It was 1969. A group of 20 delegates, made up of Renton residents and Lions Club members, embarked on a trip to Japan to entertain the idea of a sister Lions Club. They found themselves in the city of Nishiwaki, just an hour outside of Osaka and located near the center of the country. Half a century later, 20 Nishiwaki delegates found themselves in Renton to honor what became a long-lasting relationship.
Last week, Renton celebrated the 50th anniversary of the sister cities program with Nishiwaki, Japan. Delegates from Nishiwaki explored the Boeing factory, downtown Renton and were honored in a ceremony at city hall.
Chris Johnson is the chair of the Renton-Nishiwaki committee and a seven-year member. Although the visit was fast-paced, in the span of three days, Johnson said the goals of the trip were met; an informal celebration at Luther’s Table on Oct. 16, a formal ceremony to honor the relationship at Renton City Hall on Oct. 17, and a going away party to discuss maintaining the sister cities relationship on Oct. 18. Twelve delegates stayed with host families in Renton and the other eight stayed at the Renton Red Lion Hotel.
Johnson said the sister city program objectives include increasing cultural understanding, providing opportunities for cities and individuals involved to learn and creating business and education partnerships.
Roger Richert, Wyman Dobson and Vicky Dobson, the only three living members of the 1969 trip, attended the Oct. 17 ceremony and were honored with gifts by the Consul General Yoichiro Yamada of Seattle’s Consulate General of Japan.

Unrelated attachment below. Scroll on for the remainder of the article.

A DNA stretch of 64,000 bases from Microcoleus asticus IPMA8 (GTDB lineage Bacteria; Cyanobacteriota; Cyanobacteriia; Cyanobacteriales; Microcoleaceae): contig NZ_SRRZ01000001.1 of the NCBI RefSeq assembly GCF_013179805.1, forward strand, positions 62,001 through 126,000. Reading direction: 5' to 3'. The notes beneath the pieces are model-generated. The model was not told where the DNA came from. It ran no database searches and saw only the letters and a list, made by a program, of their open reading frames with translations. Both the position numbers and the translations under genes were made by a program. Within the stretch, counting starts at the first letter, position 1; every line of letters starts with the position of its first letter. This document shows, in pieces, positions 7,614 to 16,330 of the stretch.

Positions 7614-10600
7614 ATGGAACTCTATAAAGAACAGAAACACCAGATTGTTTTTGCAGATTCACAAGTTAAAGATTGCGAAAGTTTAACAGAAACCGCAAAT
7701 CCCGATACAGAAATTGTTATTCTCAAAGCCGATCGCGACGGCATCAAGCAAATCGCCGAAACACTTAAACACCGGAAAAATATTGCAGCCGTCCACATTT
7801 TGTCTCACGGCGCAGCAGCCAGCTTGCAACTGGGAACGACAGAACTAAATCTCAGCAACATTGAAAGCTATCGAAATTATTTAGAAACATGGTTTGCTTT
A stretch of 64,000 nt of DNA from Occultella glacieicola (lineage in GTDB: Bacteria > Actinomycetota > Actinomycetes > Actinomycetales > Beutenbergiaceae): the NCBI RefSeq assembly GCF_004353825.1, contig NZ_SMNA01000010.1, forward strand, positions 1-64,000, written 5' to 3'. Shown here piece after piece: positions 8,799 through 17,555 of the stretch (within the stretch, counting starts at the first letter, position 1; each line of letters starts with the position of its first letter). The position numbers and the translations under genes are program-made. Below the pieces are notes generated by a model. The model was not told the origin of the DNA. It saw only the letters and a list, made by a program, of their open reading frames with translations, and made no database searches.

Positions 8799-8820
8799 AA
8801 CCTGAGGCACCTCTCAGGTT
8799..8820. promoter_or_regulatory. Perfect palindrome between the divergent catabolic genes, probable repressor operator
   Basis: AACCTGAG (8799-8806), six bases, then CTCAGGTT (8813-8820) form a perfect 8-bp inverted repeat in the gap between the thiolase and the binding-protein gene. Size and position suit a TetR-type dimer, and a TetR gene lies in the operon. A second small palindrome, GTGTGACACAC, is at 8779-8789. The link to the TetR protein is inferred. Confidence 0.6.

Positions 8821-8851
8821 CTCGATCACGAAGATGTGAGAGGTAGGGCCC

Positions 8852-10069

“The politicians may change but (you’ve had) generations after generations of friendship,” Yamada said. “I understand you, you understand me, and that’s important. (This is) a very rich experience for citizens.”
Yamada spoke at the Oct. 17 ceremony about how 1969 ushered in a new age of technical possibilities with the Apollo 11 mission, and also ushered in a new age for the people of Renton and Nishiwaki with establishing sister cities.
Founder Wyman Dobson said they’ve always been well-received when visiting Nishiwaki, which he’s been to four times. On the first trip to Japan, the Renton Lions Club was attending a Lions Club International Convention in Tokyo. The members attending had the option to walk in a parade, but Richert and Dobson decided to explore the city instead.
They met some teenage students who wanted to practice English, they chatted for two hours and the students gave them advice on cultural customs in Japan. They then traveled to Nishiwaki to see the sister city.
“We learned a great deal about things to do and were well-received,” Dobson said. “There was never any discussion about the wars going on or blaming each other, we wanted to meet with them they wanted to meet with us. We’ve had a great time.”
Nishiwaki was interested in finding a sister city in the U.S. at that time, and had similarities to Renton: it was a population around 41,000, it had three schools and was located along a river. Nishiwaki had a steady increase in population over the past 50 years, now around 55,000, while Renton’s population leaped to over 100,000.
The city is also close to Renton’s neighboring jurisdictions’ sister cities. Auburn is sister cities with Tamba, Japan, which is along the same river as Nishiwaki, since 1969. Kent has also been sister cities with Tamba since 1995. Seattle has been sister cities with Kobe since 1957, where Nishiwaki sends some of their cattle for Kobe beef.